Thanks for your reply Les. I am surprised that double blind and/or placebo-based trials were used for Lacloction. I wouldn't have thought that necessary for topical cream testing. I would think that skin improvement is visually obvious and not a product of clinical suggestion or psychosomatic effects. (and what would they give you anyway? a "sugar lotion" similar to a "sugar pill" placebo...these questions are rhetorical [img]http://www.ichthyosis.com/ubb/smile.gif
The active, and presumably risk-causing, ingredients appear to be identical in Lachydrin and Amlactin. Whereas even 25% urea and 12% lactic acid creams are not deemed to pose a risk of harm or abuse to the Canadian public or to drug effectiveness/resistance, I don't know why in the US lacydrin is categorized as it is, particularly if Amlactin is OTC in the US. As for the higher prices, it's a product of competition (there are for more acid lotions available on the Canadian market OTC that aren't on the US market) and the culture of 'higher prices for US customers' that seems to pervade all sectors of the pharmaceutical industry.
As far I can quickly glean from several of the online pharmacy sites, if the product is OTC in Canada then no presciption is need for orders from outside Canada, even if the same item is a prescription medication in the recipient's jurisdiction. Anyone ordering from the US should however ensure that the online pharmacy is one with integrity. There are unlicenced or unscrupulous pharmacies that purport to be Canadian, while actually based in another country.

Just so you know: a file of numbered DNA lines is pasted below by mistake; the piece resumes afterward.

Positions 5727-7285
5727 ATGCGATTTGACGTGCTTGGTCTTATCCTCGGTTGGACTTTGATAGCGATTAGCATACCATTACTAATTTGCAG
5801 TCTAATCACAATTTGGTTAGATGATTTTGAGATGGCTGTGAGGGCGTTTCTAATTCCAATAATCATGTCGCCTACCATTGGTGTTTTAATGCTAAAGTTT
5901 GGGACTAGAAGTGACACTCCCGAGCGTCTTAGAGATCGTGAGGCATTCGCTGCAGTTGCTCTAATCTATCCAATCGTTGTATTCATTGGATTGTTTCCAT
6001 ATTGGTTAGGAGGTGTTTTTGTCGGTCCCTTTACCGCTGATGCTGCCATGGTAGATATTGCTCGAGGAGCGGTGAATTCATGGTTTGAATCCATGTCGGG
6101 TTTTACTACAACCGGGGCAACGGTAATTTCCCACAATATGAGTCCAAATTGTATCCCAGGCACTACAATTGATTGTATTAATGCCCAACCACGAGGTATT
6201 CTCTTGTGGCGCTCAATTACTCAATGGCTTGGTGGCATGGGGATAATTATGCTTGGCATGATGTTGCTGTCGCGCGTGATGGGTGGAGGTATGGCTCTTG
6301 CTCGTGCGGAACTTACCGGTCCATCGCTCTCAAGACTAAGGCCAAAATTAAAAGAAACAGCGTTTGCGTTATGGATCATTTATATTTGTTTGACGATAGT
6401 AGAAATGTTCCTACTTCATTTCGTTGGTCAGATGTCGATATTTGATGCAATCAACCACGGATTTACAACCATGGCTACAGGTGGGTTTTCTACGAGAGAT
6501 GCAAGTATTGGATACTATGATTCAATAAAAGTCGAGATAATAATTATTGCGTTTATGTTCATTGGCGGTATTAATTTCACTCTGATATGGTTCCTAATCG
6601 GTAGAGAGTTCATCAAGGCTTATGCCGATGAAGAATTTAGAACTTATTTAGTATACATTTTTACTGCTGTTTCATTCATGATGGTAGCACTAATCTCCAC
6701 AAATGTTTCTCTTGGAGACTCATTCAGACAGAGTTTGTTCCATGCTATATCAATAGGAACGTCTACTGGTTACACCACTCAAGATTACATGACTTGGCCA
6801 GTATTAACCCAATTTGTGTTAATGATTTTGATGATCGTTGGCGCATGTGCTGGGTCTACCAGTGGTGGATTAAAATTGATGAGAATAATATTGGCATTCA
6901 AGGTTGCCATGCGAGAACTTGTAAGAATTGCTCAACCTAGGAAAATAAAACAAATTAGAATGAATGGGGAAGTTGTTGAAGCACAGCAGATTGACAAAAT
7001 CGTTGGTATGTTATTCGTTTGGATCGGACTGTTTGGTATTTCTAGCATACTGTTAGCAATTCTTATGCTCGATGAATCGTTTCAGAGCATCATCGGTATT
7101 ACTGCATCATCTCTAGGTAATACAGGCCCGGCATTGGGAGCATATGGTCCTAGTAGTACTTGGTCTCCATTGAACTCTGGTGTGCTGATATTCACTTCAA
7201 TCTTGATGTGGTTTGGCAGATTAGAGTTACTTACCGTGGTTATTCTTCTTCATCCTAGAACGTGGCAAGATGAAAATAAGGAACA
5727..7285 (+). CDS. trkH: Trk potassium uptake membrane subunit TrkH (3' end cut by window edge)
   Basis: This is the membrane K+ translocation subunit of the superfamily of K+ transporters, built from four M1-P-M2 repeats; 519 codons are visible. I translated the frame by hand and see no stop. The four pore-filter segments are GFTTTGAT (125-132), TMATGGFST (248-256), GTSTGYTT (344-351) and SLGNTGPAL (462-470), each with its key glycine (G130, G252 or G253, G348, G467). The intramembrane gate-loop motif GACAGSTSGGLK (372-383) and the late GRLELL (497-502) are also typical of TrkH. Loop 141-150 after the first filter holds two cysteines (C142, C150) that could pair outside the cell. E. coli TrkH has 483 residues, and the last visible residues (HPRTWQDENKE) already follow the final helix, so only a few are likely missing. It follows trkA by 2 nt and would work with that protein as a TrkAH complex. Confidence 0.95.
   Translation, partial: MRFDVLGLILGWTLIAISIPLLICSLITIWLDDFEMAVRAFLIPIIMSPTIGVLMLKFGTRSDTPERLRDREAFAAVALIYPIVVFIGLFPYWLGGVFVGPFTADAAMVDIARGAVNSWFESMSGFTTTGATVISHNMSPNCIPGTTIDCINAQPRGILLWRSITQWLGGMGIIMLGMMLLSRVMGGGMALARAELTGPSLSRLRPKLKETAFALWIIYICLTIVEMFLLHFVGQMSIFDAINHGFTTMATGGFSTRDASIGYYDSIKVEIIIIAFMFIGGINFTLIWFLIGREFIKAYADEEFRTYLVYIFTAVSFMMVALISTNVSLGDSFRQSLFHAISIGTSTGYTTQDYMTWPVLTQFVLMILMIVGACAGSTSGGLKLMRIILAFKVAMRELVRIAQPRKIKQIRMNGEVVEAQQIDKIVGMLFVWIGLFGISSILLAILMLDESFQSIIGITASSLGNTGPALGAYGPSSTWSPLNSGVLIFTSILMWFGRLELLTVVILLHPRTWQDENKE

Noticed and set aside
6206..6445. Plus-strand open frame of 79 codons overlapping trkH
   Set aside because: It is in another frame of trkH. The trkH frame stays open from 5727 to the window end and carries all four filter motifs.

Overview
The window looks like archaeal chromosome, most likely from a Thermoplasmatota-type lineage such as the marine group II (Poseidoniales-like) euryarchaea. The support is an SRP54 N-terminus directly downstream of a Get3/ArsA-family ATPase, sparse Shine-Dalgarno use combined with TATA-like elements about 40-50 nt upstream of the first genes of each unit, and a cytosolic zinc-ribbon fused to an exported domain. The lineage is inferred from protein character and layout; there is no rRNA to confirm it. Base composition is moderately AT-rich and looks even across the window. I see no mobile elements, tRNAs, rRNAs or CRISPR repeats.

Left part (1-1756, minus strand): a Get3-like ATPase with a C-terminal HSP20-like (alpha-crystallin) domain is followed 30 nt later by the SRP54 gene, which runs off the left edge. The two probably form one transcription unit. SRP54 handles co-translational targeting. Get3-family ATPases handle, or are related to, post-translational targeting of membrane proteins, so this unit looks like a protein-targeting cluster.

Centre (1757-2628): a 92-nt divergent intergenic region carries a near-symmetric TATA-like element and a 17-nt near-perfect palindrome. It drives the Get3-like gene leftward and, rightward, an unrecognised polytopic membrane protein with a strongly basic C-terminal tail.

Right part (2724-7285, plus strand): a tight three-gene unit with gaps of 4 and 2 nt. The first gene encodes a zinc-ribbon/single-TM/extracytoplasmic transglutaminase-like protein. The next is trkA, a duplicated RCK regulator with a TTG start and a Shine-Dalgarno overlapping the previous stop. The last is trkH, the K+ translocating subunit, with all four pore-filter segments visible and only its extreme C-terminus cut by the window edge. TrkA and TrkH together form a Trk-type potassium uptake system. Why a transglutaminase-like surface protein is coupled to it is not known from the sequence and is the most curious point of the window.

Trial and error is indeed the only way to find what best suits an individual's personal preference and skin needs for each the different types of ICH. My father, sister and I all have IV and we each have our own lotions of choice. At the same time there are some universal principles of skin care that apply to all three of us.
[This message has been edited by gryphon (edited June 03, 2006).]